Thanks for naming the talks that you have used for your teens. Now I am making a list of TED talks that needs to be translated for schoolkids. The piloted talks are very essential to be shared, course it is always good to know which talks work for kids. I'll be sharing the list of talks with our translators. So if any other talk comes to your mind please share it with us. Thanks, K
  • thumb
    Feb 14 2011: Hello Kristine ! I second your thoughts.I completely agree with you on the example of William's talk. As that talk is slow enough and easy to understand, it reaches the kids easily. For elders, Hans Rosling's talks are such kind of "easy-to-understand" versions. For non-English or semi-english speakers, Hans Rosling like talks create greater impacts than other talks do.

    Even though we the translators try our best in transforming the message, its tough for us to take the whole message to the school children as it in the talk.There is some depreciation in carrying out the whole message to the audience. Other than the reason that the kids(or sometimes adults too) can't follow the subtitles, i can think of the following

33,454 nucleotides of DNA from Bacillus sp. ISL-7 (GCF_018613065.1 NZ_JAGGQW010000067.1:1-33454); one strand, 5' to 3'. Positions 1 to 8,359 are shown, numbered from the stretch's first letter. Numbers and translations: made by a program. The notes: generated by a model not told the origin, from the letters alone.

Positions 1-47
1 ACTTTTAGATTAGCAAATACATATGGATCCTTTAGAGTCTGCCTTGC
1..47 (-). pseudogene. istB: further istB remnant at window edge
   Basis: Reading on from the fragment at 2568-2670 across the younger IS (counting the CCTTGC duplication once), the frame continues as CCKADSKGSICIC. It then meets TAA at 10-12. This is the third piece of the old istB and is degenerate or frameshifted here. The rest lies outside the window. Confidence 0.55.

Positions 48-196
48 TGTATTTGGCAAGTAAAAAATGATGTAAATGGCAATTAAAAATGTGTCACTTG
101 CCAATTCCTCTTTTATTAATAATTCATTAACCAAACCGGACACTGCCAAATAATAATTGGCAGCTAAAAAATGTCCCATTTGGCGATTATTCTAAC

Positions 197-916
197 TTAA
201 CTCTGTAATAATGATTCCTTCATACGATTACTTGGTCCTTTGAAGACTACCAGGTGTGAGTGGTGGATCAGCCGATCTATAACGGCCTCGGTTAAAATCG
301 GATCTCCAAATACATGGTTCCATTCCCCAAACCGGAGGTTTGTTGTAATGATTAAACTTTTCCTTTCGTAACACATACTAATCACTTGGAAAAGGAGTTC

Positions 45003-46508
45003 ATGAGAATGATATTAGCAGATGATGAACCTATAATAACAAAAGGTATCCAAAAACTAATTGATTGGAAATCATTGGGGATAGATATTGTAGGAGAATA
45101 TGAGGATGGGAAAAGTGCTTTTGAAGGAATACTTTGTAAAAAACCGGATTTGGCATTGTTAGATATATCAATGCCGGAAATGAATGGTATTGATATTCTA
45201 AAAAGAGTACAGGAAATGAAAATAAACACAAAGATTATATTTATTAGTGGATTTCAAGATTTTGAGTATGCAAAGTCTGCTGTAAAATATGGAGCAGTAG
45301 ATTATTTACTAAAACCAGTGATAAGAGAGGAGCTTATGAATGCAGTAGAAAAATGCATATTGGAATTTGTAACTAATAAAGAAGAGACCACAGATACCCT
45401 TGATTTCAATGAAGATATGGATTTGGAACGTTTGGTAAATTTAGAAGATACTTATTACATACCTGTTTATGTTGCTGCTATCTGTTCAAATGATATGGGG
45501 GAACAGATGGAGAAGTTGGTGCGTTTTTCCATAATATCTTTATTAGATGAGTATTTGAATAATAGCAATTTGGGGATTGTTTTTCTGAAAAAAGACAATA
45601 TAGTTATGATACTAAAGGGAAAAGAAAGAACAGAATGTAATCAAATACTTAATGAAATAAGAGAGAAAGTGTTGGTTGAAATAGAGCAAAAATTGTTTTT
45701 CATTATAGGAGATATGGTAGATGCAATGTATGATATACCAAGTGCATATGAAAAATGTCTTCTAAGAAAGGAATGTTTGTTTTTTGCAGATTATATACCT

1. The translation in some languages ( say Tamil, Indic) are bit professional to what school children speak. Even many of the elders have given feedback to our tamil translated talks that they are not as it is reading a book or a statement but are jumbled. So, they can't get the full message.
    2. Some translators do use the colloquial day-to-day slang but that does not portray a professional work done.
    Due to the above reasons, when watching the talks with subtitles, when there are pits & down in the talks, audience minds are conscious about the choice of words,mistakes rather than the speaker's message.
    3. We are also missing the body language of the speaker as we are concentrating on the fast changing subtitles.

    Having experienced all these feedbacks from the audience who saw our translated talks, we had and still have difficulties in taking the message to the school kids. I like your idea of engaging local translators or ambassadors in carrying but the message but not sure about its feasibility. It will be great if we can find a solution for this. I love the work everybody is doing here. Expecting a great conversation here in the next 4 weeks.